Labor Dispute Caused Poor Quality Products

Summary of working paper 9524
Featured in print Digest made in Decatur during the labor dispute were some 15 times more likely to have resulted in a financial claim against the company than were tires manufactured in other plants.

In August 2000, Bridgestone/Firestone and Ford jointly announced the recall of 14.4 million tires, some 6.5 million of them still on the road, mostly on Ford Explorers. It was big business news, especially after the National Highway Traffic and Safety Administration (NHTSA) the following month issued an advisory concerning several other sizes and models of Firestone tires and asserted that Firestone tires under investigation were related to 271 fatalities and more than 800 injuries. The most common source of failure of the recalled tires was tread separation: that is, a sudden detachment of the tire's rubber tread from the steel belts, causing the tire to blow out.

At the time, a number of observers - members of Congress, plaintiffs' attorneys, and reporters - hypothesized that the tire problem was related to a long, contentious strike at a plant in Decatur, Illinois, that made many of the tires involved. They speculated that under-trained replacement workers or lax supervision during the strike contributed to an excess number of tire defects. Or that workers may have been fatigued and more prone to errors because Firestone had introduced a 12-hour, rotating shift to operate the plant 24 hours a day during the strike.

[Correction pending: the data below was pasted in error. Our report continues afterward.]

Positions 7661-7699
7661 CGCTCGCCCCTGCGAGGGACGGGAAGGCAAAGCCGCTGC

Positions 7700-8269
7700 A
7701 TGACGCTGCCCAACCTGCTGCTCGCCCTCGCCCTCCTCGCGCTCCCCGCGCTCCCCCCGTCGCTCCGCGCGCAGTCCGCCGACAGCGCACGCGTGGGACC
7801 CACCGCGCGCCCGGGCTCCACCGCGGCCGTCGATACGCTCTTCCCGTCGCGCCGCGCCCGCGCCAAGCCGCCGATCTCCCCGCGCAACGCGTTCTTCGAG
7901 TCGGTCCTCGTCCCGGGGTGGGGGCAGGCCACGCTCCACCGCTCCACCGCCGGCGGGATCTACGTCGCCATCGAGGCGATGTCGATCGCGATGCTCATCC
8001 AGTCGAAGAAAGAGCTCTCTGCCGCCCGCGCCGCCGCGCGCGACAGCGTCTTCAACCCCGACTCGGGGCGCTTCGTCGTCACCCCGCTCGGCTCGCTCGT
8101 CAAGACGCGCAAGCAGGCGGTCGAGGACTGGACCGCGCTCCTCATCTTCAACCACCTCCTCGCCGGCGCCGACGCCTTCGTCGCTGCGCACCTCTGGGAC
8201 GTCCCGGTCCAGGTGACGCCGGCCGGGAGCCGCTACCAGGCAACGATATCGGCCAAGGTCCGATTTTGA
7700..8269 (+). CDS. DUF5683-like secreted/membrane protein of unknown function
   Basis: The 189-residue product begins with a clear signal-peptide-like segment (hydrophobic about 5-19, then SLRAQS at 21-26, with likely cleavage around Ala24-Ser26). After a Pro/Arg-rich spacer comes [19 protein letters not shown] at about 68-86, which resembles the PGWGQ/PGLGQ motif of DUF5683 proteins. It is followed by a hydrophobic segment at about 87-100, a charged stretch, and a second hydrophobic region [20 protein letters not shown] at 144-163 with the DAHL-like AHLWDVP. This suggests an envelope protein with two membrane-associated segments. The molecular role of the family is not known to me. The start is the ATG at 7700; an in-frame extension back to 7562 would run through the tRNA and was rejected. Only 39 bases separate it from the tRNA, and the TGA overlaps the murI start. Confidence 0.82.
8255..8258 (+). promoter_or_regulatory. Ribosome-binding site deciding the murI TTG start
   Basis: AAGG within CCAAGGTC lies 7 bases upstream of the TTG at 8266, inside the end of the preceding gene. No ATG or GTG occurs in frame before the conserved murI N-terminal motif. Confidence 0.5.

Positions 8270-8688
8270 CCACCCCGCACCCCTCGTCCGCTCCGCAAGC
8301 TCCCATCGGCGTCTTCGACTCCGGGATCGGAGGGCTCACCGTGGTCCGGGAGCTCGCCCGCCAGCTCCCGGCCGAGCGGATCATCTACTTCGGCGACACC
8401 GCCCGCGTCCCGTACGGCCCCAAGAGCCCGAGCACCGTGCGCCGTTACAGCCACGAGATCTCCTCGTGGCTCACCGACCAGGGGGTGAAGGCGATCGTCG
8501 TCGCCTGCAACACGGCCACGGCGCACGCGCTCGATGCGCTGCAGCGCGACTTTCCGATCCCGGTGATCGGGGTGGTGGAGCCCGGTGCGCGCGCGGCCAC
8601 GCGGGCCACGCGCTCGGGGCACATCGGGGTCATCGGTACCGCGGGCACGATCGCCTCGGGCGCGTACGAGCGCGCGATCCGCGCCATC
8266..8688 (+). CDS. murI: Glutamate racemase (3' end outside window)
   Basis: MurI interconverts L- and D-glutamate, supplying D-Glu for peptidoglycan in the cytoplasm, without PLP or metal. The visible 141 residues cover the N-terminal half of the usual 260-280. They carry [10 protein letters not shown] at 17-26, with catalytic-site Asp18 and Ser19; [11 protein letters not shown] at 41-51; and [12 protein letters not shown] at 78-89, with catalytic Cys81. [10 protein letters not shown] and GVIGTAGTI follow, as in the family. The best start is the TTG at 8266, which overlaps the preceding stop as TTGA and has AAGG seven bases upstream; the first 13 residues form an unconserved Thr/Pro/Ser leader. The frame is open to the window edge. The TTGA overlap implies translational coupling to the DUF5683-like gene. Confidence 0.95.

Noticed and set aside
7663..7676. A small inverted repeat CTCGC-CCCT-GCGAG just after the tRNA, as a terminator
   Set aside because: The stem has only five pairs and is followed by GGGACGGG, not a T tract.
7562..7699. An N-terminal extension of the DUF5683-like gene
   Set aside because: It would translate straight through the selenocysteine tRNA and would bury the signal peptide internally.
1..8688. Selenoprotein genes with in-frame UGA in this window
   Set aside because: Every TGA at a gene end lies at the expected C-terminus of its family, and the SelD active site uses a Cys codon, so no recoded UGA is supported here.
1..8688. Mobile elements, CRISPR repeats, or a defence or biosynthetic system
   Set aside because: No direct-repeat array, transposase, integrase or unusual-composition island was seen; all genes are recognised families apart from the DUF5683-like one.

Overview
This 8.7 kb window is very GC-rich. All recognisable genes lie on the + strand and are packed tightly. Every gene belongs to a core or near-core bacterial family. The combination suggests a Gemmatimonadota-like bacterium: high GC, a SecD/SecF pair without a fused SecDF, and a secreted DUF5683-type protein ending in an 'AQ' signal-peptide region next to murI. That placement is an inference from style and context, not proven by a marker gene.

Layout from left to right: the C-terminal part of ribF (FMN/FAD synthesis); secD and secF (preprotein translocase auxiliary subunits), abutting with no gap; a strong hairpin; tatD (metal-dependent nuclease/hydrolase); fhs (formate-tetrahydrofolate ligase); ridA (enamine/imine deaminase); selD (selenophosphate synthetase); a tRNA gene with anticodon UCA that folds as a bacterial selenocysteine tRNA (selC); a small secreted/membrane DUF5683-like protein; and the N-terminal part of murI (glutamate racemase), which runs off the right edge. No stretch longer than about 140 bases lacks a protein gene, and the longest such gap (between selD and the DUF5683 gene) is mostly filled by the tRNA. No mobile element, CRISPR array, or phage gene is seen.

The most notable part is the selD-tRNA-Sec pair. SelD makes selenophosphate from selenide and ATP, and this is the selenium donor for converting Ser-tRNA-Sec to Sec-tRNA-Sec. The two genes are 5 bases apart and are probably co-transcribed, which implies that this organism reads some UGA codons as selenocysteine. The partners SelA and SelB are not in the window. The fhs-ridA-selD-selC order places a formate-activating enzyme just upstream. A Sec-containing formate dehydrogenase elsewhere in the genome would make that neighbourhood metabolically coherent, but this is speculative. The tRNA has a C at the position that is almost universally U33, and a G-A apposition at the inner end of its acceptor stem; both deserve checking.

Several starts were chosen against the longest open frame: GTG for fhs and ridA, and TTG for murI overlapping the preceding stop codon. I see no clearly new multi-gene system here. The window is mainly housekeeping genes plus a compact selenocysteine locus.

In Strikes, Scabs and Tread Separation: Labor Strife and the Production of Defective Bridgestone/Firestone Tires (NBER Working Paper No. 9524), co-authors Alan Krueger and Alexandre Mas do find that labor strife in the Decatur plant coincided closely with lower product quality, but the story is not simply that replacement workers made bad tires. Instead, defects peaked when strikers returned to the plant, and just before they went out on strike. Thus the paper provides new evidence on the impact of labor strife on the quality of production at the plant level, and suggests that workers provide more effort and due diligence if they feel that they are being treated better.

The relationship between worker treatment and the quality of production has proved difficult to establish. But because of the recall of the Firestone tires, Congressional hearings, and scores of liability lawsuits, confidential, proprietary data now have been made publicly available.

In large part, tires are still made by hand. So, there is scope for human error in producing this product. In addition, because millions of tires are made and in service each year, failure rates can be calculated for an enormous sample. The available data also enable the authors to rule out several other explanations that might account for the excessive number of defects found in tires produced in the Decatur plant during the period of the labor dispute, from 1994 to 1996.